First, his name, Melchizedek, “comes from the Hebrew words for king (melek) and righteousness (zedek).”3 He is also the king of Salem (later called Jerusalem). Salem means peace. So this man is referred to as both the king of righteousness and the king of peace. These titles alone make us think about Jesus Christ, our King of righteousness and our King of peace.

Second, this passage also informs us that Melchizedek was also a “priest of the God Most High.” This is very exciting. Up to this point, we have not heard of another worshiper of God. It has seemed that Abram alone was a follower of God. He came from a family and land of idol worshipers to sojourn in a land of idol worshipers. Now suddenly we meet a king and priest of God Most High!

There are so many Christians that often feel as though they are alone in following God. We are promised hardship and persecution for following our Savior. We often rejected or ridiculed by family and friends when we choose to pursue the holy life God calls us to.

This reminds me of the story of Elijah. At one point in his life, he was on the run from Jezebel. He felt as though he alone was the only person left on earth serving the Lord. He became very depressed and cried out to God to let him die. But God came to him and let him know that there were 7,000 people in Israel who were still servants of God.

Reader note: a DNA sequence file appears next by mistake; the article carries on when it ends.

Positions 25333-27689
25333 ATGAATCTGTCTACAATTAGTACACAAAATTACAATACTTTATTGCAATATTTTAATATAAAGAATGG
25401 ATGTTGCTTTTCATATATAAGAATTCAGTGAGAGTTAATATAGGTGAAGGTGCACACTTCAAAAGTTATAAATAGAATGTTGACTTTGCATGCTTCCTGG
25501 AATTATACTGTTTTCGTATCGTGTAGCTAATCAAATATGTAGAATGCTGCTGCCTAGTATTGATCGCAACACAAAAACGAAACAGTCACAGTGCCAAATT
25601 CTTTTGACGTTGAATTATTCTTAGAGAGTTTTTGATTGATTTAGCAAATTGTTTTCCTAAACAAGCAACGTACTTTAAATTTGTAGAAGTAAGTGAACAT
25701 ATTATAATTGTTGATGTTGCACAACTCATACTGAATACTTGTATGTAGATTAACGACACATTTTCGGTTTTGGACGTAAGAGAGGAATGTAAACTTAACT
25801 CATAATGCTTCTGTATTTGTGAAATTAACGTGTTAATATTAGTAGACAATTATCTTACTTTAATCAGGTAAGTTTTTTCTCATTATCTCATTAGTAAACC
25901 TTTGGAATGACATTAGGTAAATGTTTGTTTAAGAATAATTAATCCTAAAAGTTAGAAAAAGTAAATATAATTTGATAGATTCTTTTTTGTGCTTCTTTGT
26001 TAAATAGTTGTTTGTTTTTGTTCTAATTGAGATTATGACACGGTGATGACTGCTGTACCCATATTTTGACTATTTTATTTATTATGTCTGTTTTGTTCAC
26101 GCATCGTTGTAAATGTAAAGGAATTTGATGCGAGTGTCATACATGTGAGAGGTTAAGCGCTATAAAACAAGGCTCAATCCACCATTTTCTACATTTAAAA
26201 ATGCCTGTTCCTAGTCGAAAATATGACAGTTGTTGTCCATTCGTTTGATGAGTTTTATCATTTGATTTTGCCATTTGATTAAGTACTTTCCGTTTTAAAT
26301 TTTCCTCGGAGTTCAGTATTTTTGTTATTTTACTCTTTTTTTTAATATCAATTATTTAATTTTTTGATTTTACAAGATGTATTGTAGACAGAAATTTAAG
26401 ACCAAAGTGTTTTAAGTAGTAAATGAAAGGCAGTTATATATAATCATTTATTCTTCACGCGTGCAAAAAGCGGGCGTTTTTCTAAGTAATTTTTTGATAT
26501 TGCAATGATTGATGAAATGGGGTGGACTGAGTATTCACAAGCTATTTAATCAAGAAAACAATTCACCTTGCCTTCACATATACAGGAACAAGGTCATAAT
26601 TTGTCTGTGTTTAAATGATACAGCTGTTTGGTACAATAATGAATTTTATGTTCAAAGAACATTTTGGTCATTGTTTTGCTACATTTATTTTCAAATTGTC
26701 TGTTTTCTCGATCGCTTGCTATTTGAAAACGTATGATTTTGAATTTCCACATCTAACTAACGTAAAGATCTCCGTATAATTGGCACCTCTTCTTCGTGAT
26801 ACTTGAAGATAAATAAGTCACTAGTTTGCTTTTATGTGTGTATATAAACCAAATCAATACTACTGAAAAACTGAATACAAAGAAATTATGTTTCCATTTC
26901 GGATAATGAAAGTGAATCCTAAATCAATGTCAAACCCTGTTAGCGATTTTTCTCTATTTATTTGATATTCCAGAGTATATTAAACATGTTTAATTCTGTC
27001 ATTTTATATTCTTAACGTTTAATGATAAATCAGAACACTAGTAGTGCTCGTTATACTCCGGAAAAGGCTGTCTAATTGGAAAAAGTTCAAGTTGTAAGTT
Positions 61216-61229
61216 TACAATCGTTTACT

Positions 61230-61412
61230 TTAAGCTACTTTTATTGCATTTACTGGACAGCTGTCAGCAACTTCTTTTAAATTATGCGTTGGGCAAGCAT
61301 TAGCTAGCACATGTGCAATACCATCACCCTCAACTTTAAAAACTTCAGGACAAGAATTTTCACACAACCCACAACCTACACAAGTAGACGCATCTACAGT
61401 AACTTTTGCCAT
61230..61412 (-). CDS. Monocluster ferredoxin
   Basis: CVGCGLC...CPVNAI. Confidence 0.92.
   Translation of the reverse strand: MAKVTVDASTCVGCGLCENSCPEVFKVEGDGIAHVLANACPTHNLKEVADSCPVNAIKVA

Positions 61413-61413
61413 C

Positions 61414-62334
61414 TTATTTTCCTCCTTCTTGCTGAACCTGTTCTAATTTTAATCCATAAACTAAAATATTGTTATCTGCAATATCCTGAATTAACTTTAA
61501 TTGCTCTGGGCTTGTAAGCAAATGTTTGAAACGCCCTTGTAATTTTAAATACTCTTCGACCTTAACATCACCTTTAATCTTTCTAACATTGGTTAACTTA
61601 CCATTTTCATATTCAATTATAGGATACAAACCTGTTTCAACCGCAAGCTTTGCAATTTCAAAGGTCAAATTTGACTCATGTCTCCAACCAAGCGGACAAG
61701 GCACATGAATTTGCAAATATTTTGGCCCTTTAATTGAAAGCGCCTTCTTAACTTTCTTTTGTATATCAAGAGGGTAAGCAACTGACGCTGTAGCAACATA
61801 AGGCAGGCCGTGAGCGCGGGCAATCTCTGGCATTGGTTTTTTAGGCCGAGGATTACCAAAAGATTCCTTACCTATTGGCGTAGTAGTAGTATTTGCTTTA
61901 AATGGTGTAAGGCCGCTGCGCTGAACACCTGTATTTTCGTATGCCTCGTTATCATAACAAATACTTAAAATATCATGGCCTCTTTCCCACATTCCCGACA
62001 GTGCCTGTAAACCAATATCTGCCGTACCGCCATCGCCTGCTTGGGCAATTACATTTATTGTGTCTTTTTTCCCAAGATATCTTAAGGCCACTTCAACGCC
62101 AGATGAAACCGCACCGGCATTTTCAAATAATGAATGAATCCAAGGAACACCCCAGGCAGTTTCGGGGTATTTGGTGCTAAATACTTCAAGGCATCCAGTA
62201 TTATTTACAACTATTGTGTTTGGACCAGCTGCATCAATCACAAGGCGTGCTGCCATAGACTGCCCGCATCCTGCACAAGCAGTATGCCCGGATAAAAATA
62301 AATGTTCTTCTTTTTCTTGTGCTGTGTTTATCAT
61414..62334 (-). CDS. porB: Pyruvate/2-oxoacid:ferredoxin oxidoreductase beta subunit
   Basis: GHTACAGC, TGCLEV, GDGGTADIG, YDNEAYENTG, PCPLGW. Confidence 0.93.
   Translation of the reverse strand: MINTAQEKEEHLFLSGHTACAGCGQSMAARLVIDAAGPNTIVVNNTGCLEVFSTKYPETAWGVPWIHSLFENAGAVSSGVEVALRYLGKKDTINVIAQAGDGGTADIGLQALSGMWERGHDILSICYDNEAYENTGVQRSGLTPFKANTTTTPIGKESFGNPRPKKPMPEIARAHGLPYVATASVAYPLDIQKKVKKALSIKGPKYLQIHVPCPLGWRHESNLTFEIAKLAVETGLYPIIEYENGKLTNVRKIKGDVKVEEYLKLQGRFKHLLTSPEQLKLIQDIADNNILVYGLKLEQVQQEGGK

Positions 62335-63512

Serving the Lord can be lonely at times. Some people in this world must hide their conversion because their life and/or their family’s lives are at risk. You may go somewhere you do not know any Christians. But, occasionally, God will providentially cause you to meet a fellow believer. In these moment, you feel an instantaneous connection and a brotherly affection for this person. You soul is refreshed and you are encouraged.

I am sure Abram felt this same connection upon meeting Melchizedek. He now finds out that not only is there people locally that serve his God but there is a priest leading others in following Him. Not only that but he is a king of people! This nation of people are led by a devout believer. Not a someone that just makes a profession of faith for political points but one who is fully devoted to the God Most High.

The actions of each king